Welcome to Seam 2.0.2.SP1

    INFO [SeamFilter] Initializing
    filter: org.jboss.seam.debug.hotDeployFilter
    (the last line)

  • Enter the address
    http://localhost:8080/seamTutorial1
    to your browser. It may take a couple of minutes to load.

Screenshot -  seamTutorial1's home.xhtml running in Firefox

Request for feedback

If you find anything inaccurate or not enough clear in this tutorial or if you encounter some other problems that you would like to share with others to help them avoid these, please let me know. Make the continuous improvement through collaboration possible :-).

Summary

We have set up a Seam development environment, overcame some
problems, and managed to get a simple application running.

In the next part we will develop our own conversation-scope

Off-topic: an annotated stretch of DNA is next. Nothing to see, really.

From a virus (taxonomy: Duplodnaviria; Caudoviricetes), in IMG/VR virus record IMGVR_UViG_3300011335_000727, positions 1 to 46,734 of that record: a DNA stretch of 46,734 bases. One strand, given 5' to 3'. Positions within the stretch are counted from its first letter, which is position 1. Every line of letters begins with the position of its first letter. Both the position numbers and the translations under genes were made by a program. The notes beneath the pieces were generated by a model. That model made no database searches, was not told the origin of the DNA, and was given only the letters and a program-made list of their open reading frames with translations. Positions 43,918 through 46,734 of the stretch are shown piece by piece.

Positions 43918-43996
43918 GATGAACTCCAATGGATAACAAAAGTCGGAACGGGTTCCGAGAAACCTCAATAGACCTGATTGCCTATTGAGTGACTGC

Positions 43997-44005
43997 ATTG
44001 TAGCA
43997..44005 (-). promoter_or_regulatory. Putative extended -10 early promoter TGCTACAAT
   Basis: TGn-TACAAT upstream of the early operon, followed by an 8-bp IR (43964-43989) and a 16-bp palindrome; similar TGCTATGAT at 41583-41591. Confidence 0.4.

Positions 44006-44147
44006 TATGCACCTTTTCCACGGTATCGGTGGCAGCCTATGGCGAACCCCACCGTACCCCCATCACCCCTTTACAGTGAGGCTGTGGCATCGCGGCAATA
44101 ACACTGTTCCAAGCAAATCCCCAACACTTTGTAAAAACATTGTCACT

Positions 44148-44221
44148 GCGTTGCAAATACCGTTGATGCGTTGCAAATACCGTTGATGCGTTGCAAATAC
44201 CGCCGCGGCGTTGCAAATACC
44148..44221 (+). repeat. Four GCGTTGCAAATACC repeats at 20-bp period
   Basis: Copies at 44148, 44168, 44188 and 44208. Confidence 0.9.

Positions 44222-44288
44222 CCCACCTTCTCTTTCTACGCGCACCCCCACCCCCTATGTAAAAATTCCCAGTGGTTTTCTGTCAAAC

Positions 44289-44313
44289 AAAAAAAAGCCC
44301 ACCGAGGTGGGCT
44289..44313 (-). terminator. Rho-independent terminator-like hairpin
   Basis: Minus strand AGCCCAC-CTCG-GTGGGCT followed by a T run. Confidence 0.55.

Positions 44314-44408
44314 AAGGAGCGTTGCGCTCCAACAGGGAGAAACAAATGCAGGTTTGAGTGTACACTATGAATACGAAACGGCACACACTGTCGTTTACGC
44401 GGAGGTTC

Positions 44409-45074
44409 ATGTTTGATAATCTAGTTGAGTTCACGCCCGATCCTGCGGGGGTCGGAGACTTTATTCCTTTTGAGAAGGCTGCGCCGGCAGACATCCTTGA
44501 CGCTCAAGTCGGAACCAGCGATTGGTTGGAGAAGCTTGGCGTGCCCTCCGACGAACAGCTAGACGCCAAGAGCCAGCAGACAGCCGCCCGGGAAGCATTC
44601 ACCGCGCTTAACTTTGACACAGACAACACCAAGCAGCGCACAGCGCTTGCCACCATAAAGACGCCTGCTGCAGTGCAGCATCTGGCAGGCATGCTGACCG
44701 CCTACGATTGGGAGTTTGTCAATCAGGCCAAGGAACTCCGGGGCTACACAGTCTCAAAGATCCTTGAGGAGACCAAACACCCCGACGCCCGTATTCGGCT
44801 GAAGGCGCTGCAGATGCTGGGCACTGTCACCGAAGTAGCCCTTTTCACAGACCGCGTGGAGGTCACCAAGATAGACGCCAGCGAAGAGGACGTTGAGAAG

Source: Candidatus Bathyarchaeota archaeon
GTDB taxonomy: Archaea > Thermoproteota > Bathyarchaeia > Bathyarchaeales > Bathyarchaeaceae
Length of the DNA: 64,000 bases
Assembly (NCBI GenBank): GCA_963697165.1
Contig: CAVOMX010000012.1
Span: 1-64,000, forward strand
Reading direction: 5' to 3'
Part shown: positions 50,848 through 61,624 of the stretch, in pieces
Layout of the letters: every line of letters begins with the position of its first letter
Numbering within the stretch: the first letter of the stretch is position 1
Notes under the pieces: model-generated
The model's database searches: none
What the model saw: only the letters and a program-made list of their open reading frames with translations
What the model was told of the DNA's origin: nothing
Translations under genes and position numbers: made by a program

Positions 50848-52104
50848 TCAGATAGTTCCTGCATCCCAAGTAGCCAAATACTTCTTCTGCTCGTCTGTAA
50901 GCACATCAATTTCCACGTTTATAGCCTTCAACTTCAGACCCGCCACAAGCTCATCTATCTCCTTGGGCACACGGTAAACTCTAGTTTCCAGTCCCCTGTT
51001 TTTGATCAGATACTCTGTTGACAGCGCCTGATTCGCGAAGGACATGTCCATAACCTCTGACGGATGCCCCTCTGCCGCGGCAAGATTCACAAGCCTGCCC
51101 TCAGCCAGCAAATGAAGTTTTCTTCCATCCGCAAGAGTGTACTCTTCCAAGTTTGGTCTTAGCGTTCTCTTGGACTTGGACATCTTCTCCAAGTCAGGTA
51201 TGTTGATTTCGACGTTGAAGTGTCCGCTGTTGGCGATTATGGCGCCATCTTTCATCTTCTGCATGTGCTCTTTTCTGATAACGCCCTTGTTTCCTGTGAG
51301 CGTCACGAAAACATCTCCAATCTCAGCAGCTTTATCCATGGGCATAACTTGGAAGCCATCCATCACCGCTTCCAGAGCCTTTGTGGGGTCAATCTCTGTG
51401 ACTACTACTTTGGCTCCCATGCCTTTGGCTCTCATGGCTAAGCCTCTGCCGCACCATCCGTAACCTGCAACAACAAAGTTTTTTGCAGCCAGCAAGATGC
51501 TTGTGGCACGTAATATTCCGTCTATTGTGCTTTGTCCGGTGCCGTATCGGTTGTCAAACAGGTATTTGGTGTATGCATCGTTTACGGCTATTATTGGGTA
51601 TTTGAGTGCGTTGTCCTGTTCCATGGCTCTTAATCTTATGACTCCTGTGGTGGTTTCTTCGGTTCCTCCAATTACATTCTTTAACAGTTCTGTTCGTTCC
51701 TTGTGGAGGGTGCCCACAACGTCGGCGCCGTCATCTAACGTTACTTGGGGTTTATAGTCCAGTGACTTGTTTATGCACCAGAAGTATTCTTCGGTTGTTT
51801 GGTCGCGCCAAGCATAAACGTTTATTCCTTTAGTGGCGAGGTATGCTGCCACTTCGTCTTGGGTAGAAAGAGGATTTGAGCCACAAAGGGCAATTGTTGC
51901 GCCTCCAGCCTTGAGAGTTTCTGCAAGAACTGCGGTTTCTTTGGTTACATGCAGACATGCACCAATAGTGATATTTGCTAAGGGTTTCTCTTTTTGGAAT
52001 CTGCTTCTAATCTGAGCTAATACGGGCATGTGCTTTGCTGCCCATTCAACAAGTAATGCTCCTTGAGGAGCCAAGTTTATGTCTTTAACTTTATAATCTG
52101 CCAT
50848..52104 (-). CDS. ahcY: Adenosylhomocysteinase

Component and a page with a RichFaces paged table.

Update 2009-03-23

Replacing  @jndiPattern@ with a valid value in the correct way

During the first deploy we’ve got the following error:

IllegalArgumentException:
Exception setting property org.jboss.seam.core.init.jndiPattern on
component org.jboss.seam.core.init. Expression @jndiPattern@
evaluated to null.

As Dan Allen has pointed out, the token @jndiPattern@ should be replaced by Seam in runtime using the property jndiPatter from components.properties. And actually this property is defined in the project’s src/main/components.properties as jndiPattern=\#{ejbName}/local (‘\’ tells the properties that the # isn’t a comment start). So why it doesn’t replace the token? It turns out that the project has its compile path set incorrectly and a likely side effect is that this file isn’t deployed to the server.

To fix it, In Project > Properties > Java Build Path > Source change the Default output folder from seamTutorial1/build/classes to seamTutorial1/WebContent/WEB-INF/classes. After a redeployment, everything is suddenly working.

By the way I really recommend you reading Allen’s article about improving Seam application performance.

Posted in Portlets | Tagged: , , , , , | 8 Comments »